“He asked that I bring a proof of all the documents that I had concerning my concession. Despite providing the documents he needed, he asked for Gh¢8,000 from me to put up a search and that when that search was done my name would be listed.
“It was difficult for me. I was able to raise only Gh¢4,000, which I borrowed from a friend, and gave it to him. After that transaction, he brought a minerals cadastre map which was said to have been generated by the Minerals Commission, indicating the position of my concession. But the map was not signed and there was no authority on it,” he said.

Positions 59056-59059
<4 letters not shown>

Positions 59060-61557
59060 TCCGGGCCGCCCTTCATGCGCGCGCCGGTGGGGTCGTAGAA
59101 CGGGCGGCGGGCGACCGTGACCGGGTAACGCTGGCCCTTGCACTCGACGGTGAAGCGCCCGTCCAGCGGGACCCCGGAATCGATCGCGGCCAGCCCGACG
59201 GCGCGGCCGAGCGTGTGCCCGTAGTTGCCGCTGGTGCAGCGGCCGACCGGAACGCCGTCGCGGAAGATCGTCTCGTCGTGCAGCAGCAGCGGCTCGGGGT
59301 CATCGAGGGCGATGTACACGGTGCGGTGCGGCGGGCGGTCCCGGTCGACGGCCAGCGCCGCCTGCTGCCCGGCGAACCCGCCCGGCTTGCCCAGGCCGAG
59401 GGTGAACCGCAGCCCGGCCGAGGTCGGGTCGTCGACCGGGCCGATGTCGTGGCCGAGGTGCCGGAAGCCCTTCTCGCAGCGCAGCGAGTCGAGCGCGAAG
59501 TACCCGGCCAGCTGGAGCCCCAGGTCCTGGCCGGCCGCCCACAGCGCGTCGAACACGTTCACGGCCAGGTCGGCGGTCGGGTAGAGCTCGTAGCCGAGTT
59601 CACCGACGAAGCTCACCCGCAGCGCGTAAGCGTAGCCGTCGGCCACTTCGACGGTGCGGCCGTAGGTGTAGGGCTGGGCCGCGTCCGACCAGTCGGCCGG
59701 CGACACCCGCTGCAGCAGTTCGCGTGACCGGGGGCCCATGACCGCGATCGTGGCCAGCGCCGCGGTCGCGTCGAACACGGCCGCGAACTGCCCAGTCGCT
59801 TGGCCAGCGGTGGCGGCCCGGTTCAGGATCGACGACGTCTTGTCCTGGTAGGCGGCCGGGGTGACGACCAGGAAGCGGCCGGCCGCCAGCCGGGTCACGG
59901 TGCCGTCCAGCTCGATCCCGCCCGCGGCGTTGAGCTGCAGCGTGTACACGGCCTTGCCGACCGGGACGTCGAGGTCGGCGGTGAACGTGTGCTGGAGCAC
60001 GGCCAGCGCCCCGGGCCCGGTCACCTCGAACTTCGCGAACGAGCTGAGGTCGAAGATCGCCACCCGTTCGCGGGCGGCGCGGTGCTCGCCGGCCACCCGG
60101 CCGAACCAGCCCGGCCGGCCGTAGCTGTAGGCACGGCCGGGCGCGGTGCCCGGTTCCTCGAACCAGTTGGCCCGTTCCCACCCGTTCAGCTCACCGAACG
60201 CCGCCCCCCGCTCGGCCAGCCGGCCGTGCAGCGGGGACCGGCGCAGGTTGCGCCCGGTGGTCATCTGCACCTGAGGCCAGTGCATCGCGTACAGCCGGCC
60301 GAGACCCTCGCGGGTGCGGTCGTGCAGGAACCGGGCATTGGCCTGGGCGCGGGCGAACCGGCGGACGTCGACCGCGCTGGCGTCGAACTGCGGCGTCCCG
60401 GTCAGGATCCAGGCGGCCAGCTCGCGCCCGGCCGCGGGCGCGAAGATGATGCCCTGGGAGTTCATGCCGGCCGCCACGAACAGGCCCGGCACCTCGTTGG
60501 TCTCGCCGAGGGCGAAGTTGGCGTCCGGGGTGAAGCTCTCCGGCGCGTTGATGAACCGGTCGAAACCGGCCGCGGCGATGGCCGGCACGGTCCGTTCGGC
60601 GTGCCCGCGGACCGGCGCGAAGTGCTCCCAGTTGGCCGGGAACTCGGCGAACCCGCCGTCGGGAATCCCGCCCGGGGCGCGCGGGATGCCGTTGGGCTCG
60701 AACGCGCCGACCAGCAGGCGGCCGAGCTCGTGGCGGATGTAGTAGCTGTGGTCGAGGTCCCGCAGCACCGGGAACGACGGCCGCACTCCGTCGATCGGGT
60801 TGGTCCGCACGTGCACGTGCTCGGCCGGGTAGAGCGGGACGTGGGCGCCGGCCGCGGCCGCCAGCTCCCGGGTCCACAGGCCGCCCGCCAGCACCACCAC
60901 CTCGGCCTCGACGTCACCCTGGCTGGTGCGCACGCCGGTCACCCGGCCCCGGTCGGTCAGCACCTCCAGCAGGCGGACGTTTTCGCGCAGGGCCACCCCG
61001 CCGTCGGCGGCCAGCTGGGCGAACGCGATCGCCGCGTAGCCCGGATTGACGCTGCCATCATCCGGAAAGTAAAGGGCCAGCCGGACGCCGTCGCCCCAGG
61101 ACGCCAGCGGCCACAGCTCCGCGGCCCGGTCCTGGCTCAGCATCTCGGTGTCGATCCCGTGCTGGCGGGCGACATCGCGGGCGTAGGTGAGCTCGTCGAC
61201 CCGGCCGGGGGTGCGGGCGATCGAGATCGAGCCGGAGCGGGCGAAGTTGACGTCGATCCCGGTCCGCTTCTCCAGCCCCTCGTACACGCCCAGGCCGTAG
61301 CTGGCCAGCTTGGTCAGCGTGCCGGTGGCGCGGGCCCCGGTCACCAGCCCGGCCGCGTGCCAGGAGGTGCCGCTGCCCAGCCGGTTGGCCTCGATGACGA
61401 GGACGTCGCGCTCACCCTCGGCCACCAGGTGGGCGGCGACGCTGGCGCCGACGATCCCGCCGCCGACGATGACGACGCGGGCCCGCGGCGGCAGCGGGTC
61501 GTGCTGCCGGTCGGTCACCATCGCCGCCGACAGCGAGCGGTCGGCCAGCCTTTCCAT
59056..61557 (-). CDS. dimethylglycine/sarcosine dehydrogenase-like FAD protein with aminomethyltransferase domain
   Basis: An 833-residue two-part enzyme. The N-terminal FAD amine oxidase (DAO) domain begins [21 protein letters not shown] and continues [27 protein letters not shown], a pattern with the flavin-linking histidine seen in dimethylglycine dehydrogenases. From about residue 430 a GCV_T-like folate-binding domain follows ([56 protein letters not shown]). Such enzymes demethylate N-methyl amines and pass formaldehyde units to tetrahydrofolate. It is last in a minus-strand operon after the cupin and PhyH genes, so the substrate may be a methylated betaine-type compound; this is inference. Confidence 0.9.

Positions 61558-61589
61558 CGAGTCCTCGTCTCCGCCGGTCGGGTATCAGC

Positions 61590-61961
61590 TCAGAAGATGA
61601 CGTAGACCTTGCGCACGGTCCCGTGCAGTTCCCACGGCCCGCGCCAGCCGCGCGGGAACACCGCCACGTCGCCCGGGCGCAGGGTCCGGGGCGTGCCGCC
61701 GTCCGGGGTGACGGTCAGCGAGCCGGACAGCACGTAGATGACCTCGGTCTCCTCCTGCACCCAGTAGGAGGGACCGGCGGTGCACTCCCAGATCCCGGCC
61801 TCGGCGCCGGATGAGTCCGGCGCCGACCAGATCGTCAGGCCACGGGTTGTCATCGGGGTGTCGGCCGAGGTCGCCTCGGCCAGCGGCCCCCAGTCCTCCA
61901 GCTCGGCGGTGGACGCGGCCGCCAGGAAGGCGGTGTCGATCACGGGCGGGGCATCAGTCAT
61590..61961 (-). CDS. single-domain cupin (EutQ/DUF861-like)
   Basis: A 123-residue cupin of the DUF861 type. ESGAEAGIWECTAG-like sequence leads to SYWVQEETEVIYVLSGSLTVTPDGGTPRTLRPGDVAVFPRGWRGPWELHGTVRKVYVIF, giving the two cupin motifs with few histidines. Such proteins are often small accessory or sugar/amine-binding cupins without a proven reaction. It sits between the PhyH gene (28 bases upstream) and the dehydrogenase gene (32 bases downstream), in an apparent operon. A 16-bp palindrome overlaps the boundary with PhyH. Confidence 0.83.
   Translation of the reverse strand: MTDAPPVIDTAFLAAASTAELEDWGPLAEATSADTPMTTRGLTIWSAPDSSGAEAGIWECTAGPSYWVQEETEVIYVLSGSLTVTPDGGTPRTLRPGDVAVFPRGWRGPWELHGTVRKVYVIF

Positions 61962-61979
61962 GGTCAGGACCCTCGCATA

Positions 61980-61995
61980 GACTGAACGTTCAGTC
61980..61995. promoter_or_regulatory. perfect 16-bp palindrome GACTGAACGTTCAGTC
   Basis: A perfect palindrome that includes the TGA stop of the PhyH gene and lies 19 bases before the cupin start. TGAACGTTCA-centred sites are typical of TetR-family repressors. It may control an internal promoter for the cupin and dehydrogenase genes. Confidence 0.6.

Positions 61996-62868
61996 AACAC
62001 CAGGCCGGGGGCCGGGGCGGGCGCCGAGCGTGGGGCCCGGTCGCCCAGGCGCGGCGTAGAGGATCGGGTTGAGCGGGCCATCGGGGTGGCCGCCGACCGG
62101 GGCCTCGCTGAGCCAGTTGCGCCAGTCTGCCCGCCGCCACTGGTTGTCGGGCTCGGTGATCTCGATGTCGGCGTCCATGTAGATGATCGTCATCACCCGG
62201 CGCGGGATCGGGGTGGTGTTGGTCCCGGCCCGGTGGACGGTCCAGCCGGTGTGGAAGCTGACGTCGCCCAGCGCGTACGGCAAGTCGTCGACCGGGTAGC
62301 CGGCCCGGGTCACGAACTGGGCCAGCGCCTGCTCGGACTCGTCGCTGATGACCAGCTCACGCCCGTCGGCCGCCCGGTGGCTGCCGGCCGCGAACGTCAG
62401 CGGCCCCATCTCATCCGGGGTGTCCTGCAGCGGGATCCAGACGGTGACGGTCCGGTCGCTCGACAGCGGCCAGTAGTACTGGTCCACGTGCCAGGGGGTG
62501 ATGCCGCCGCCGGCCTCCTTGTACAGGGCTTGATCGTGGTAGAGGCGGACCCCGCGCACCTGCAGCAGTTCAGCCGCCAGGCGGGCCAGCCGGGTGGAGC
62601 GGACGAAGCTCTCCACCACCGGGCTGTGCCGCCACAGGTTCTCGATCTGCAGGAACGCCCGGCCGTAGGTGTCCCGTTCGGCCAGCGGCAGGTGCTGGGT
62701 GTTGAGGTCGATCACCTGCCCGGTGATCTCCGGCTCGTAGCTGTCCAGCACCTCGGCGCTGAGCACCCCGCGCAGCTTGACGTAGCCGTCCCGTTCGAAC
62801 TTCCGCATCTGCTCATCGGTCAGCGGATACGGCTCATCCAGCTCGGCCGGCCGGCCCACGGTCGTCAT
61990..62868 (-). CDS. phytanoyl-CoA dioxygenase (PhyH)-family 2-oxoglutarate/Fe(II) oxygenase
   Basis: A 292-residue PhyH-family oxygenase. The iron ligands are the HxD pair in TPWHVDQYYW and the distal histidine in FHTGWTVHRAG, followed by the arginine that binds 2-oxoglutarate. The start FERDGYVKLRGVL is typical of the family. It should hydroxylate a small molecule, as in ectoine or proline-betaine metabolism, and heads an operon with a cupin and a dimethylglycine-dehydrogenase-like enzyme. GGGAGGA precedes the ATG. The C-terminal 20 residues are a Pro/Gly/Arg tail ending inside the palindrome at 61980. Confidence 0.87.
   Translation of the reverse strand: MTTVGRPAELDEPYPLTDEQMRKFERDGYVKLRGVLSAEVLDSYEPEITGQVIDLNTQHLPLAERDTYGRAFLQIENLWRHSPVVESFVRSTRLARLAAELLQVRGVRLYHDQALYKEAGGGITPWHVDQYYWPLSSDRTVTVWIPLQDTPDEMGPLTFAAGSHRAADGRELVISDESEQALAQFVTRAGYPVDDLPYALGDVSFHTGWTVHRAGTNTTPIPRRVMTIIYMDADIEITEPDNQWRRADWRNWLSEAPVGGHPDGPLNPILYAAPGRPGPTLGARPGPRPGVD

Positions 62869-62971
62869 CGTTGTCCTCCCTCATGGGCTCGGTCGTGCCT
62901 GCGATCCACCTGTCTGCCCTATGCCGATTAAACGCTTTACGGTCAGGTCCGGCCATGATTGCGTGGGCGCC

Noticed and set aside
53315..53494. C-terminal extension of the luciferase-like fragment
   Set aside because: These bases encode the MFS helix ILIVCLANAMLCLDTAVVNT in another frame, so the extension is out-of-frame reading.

Zumah made another claim that, while the compensations were being paid to the concessionaires at the Upper East Regional Coordinating Council, Tampoare created a fake mining company for himself by the name of Unique Mining Enterprise, used the location of his (Zumah’s) concession on the minerals cadastre map as the site of the fake company he reportedly created and received Gh¢150,000 in compensation for himself in the name of that alleged fake company.
“Unique Mining Enterprise does not exist. He positioned it at where my concession is. That name is not on the map. Is Unique Mining Enterprise an applicant, a defective licence holder or a valid licence holder?
“Unique Mining Enterprise doesn’t exist anywhere and it is collecting moneys as royalties from the Chinese company, Earl International Group. I suspect it is a calculated move by some rogues, gangsters, to draw moneys from the small-scale miners’ account and share among themselves,” stated Zumah.